More efficient together

November 12, 2021

Mechanically coupled enzymes show an increase in their catalytic efficiency – this is the result from a study by the group of Ramin Golestanian and Jaime Agudo-Canalejo from the Max Planck Institute for Dynamics and Self-Organization. The researchers concluded that enzymes can benefit from cooperation and avoid the activation energy required for individual enzymes. This way, two enzymes can work hand-in-hand to achieve an overall faster turnover of a chemical reaction. The study was recently published in Physical Review Letters.

It is known that, in biological systems, enzymes aggregate together in clusters which support the catalytic activity of these essential molecules. The close proximity between different enzymes has generally been assumed to be beneficial: if the product molecule from the reaction catalyzed by one enzyme is subsequently used in the reaction catalyzed by a different kind of enzyme, resulting in enzymes ‘handing over’ molecules from one to another. However, an increase in efficiency has also been observed when enzymes of the same kind, which are catalyzing the same reaction, cluster together. Up to now, the advantage of this organization was not understood, but the new study shows that proximity between identical enzymes can lead to a substantial improvement in their catalytic efficiency.

“We have shown that mechanical coupling between nearby enzymes can cause them to synchronize, and at the same time to boost their catalytic activity” says Jaime Agudo-Canalejo, first author of the study. He explains: “In fact, what would normally be a single catalytic event for an isolated enzyme becomes a burst of many catalytic events when two enzymes interact with each other.”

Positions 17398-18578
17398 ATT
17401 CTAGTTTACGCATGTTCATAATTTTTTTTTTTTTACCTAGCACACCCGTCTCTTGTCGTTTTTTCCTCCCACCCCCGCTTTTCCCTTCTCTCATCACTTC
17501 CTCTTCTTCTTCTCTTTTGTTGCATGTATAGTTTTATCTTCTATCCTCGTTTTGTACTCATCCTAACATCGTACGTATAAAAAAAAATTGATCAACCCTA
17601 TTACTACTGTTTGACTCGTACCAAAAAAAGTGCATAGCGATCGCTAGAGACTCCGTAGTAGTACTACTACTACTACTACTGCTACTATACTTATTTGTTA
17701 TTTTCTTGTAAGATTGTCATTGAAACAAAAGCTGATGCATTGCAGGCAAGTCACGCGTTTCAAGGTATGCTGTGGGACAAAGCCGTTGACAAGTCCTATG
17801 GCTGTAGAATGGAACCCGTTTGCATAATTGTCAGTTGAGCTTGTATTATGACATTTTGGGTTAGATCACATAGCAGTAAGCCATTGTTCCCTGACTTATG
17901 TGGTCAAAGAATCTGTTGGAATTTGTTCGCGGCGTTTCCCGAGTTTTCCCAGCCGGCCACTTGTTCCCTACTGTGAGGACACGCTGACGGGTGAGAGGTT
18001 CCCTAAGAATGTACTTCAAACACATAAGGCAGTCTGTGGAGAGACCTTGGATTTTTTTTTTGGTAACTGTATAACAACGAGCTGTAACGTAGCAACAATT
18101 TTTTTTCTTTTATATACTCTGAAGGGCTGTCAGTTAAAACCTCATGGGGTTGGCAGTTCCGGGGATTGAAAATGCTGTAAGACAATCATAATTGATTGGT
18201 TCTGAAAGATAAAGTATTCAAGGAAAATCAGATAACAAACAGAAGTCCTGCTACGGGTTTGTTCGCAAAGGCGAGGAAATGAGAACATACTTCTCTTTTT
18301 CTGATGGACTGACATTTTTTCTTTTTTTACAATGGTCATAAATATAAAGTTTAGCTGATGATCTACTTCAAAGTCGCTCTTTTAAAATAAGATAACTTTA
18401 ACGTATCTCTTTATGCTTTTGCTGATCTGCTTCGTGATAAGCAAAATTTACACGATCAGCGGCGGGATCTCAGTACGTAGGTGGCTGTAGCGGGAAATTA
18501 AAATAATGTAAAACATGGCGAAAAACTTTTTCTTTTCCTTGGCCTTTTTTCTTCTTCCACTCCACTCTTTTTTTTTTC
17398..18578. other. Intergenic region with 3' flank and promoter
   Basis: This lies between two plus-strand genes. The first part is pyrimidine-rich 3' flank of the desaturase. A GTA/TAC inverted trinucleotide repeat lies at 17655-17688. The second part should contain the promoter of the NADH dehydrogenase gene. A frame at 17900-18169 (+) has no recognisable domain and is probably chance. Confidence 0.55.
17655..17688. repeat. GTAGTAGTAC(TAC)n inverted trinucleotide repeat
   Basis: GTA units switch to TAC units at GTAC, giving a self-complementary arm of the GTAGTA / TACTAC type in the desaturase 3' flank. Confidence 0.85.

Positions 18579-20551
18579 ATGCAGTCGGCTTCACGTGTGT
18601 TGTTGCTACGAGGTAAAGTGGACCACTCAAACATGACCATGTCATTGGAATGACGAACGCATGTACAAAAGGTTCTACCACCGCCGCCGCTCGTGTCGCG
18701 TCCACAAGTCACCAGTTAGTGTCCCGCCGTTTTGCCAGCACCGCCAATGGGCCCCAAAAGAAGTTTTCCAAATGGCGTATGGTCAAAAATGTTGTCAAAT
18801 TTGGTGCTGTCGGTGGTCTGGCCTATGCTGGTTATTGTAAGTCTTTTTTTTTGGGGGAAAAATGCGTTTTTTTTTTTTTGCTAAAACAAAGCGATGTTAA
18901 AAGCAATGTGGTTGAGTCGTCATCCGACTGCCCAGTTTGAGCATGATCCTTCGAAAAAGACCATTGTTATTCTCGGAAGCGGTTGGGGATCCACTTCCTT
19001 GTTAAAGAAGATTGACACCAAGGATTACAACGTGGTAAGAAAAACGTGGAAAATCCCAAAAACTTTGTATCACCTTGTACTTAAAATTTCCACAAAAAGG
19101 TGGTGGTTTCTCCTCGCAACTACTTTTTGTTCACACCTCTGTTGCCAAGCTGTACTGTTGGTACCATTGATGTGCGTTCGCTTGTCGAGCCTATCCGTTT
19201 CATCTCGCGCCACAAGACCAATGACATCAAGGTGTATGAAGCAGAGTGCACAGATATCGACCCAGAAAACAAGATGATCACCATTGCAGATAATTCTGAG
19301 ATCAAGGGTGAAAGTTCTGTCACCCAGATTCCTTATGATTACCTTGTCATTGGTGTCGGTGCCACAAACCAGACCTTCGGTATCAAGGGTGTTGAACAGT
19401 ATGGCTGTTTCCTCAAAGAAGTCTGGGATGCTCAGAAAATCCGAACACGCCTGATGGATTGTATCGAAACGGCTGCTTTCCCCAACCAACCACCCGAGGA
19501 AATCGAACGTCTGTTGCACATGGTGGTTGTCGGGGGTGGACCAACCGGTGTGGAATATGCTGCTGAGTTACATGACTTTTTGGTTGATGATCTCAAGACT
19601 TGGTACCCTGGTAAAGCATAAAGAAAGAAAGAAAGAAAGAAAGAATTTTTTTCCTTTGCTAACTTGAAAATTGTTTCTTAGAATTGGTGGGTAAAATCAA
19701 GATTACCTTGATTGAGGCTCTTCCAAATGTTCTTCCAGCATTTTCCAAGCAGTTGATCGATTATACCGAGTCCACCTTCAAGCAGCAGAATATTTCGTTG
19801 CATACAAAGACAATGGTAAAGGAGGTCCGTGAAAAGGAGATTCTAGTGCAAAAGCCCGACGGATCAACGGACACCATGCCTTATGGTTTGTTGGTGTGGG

A common principle in biology

When two enzymes are mechanically coupled to each other, they can synchronize and greatly boost their catalytic activity. In this artistic rendition, each enzyme is composed of two subunits joined together by a flexible linker (red), and two enzymes can attach to each other (green) to form a mechanically-coupled complex

There are several other examples for synchronization in a biological context. One prominent example are cilia which are beating in a coordinated and periodical manner to enable lateral transport. Likewise, cardiac cells follow a synchronous pattern to ensure a periodic beating of the heart.

Along the same lines, general enzymatic activity was now described to benefit from mutual synchronization: “It is very exciting to learn that enzymes have evolved to take advantage of such sophisticated strategies to function cooperatively and efficiently at the molecular scale. This mechanism may be advantageous in signaling processes that require a coordinated response to an external input. Moreover, a boost in catalysis should have important consequences in the cellular metabolism” explains Ramin Golestanian, principal investigator of the study and director at the MPIDS.

New physics at the molecular scale

The mechanism for synchronization unveiled in this work involves enzymes that undergo small changes in shape during a catalytic step. When two such enzymes are close by, either directly attached to each other or interacting indirectly through the surrounding physical medium (for example a cellular membrane), expansion of one enzyme will cause contraction of the other. This way, they take turns in driving each other through their catalytic cycle. According to the model, this can create a long burst of catalytic activity, which will last until a thermal fluctuation eventually pauses the overall catalytic activity of the enzyme complex. Moreover, the onset of the cooperativity is achieved through a topological transition, which makes the phenomenon particularly fascinating at a more fundamental level.

“The mechanism which we uncovered in this molecular-scale system represents a novel kind of synchronization mechanism, which is qualitatively different from those present in previously-studied larger-scale systems” concludes Ramin Golestanian. “The model thus opens a plethora of new avenues for research in the field.”

Go to Editor View